Sometimes “instill” sounds or feels like Nazi force. It’s not much different than how my class had religion, patriotism and strict rules for dealing with strangers jammed down our throats.

        It took me 15 years to find my voice. And, it’s been a few decades of hating that I ever found it, since. Maybe one out of a hundred appreciate my thoughts. The rest would rather throw rocks or not listen.

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      • I gave birth to one of the most free spirited people I know but I have taught her that I am open to listen to views different than my own. Not to argue who is right or wrong. It to genuinely understand how someone else thinks or feels. I think that is why I am attracted to blogging. You must listen first. Then respond 🙂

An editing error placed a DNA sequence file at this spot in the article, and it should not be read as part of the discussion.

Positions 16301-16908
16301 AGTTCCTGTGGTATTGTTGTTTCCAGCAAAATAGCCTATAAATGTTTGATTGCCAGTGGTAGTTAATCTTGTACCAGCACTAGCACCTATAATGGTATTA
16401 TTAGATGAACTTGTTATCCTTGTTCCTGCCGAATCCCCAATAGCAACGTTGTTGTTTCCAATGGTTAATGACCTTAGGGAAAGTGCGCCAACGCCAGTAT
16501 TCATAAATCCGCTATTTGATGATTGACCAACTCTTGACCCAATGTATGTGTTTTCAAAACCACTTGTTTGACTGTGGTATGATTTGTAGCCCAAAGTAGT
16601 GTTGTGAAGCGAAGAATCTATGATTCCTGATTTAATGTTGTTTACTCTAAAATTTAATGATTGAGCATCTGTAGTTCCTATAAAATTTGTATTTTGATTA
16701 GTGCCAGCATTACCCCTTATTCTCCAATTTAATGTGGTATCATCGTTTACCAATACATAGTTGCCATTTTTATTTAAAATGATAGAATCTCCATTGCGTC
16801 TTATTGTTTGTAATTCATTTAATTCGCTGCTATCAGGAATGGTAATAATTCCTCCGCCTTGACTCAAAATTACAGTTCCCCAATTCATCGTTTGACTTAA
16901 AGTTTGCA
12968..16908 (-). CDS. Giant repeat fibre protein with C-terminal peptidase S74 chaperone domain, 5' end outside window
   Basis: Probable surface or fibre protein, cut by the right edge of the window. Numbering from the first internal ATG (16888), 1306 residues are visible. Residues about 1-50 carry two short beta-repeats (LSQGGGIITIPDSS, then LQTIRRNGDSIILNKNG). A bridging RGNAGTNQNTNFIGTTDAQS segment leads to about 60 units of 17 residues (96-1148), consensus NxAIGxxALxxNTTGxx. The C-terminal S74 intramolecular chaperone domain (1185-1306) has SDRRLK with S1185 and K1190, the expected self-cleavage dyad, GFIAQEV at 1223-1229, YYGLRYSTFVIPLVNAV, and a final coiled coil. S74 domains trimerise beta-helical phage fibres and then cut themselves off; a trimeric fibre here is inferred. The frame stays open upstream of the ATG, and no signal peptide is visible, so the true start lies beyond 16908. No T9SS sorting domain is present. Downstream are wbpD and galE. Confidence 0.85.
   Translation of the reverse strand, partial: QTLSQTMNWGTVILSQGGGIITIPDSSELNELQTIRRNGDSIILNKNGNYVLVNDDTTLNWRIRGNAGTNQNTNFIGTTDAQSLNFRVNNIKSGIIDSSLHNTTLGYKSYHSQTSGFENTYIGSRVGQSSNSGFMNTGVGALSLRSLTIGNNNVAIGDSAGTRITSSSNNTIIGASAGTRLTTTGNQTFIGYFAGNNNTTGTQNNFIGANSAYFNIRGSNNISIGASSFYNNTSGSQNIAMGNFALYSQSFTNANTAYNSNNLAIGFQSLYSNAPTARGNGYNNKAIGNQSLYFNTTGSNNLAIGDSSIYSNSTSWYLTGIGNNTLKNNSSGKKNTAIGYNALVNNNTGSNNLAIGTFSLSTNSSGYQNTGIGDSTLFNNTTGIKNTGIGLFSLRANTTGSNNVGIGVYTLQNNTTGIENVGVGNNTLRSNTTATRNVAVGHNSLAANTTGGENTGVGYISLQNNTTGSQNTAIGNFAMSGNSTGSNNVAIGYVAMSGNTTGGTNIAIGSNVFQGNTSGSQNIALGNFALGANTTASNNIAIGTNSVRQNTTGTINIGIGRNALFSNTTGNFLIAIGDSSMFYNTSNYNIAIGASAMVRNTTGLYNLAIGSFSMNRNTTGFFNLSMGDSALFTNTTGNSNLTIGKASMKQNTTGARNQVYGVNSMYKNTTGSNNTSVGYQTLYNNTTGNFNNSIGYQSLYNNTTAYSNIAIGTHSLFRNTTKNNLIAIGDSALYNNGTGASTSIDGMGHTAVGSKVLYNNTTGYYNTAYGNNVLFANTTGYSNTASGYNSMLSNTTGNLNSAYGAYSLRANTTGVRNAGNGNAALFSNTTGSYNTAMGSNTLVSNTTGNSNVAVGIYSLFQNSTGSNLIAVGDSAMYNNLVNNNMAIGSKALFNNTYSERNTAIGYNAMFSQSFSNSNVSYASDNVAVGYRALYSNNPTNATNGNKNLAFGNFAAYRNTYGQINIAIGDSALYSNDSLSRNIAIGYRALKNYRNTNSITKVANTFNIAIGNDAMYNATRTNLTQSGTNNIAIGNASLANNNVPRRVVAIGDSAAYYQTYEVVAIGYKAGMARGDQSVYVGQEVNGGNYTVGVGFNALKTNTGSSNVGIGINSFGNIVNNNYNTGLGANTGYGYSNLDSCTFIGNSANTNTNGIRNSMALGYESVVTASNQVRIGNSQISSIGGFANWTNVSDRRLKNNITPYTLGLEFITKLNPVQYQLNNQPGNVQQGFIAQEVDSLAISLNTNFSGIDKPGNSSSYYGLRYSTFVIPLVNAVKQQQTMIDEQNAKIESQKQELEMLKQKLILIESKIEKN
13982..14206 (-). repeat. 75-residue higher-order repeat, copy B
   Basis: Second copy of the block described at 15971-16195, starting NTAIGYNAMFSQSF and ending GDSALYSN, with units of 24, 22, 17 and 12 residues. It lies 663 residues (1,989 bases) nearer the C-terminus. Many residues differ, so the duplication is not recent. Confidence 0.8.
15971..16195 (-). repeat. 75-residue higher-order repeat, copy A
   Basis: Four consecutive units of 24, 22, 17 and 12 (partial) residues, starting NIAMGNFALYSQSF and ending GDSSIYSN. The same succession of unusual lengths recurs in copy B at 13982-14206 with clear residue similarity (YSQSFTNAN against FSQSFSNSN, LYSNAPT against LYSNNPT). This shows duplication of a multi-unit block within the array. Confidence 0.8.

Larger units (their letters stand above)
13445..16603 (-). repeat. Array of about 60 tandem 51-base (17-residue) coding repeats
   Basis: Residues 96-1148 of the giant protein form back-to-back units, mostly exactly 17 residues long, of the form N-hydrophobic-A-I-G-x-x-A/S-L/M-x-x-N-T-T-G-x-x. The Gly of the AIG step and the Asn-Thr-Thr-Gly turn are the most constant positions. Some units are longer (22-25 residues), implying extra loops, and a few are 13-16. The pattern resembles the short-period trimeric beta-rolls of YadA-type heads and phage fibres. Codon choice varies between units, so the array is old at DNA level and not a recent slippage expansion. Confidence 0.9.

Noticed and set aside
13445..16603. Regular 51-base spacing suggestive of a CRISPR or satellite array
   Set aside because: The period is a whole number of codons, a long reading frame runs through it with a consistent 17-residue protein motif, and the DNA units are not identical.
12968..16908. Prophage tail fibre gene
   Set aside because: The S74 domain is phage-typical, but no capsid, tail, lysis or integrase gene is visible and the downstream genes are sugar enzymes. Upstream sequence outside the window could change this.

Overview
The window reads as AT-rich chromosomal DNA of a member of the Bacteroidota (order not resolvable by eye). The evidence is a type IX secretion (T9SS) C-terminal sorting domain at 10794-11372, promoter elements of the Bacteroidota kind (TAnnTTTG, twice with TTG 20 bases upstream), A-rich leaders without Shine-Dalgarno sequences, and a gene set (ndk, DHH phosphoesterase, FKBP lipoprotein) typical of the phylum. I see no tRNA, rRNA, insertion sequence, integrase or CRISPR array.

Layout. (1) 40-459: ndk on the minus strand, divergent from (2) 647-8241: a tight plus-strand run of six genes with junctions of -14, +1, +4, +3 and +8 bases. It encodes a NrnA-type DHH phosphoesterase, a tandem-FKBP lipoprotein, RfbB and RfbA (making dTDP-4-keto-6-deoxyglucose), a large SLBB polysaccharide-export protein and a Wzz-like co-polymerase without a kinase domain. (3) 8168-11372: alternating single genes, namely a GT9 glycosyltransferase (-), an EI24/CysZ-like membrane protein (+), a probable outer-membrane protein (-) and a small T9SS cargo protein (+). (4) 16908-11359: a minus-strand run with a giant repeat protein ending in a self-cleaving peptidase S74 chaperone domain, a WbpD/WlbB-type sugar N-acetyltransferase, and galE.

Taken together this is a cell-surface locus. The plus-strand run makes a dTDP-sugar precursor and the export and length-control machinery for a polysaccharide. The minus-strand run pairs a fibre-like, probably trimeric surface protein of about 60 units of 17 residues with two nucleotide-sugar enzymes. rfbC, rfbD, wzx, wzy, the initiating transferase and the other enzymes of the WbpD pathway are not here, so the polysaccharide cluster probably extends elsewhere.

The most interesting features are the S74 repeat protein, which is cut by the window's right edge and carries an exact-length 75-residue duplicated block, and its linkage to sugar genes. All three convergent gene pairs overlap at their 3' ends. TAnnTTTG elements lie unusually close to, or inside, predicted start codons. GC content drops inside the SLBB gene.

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  2. No, I don’t have kids but I’m not sure what that has to do with anything unless you’re trying to imply that because I don’t have kids my opinion on this matter is not valid. There are plenty of people with kids who feel the same way I do. I can’t speak for your niece but I can assure you that most of the people protesting are not just followers who are looking for media attention. They are genuinely angry and devastated by Trump being elected president. The people who voted for Trump do not speak for all of America and Hillary actually won the popular vote. Now the people who oppose Trump are speaking through their protests. I do not advocate violence and as long as these protests do not get violent, I consider them peaceful. As for respect, again, you tend to get the respect you give. I agree that respect is important and that is why I am outraged that we have a president elect who has no respect for a large segment of the population.

    Liked by 1 person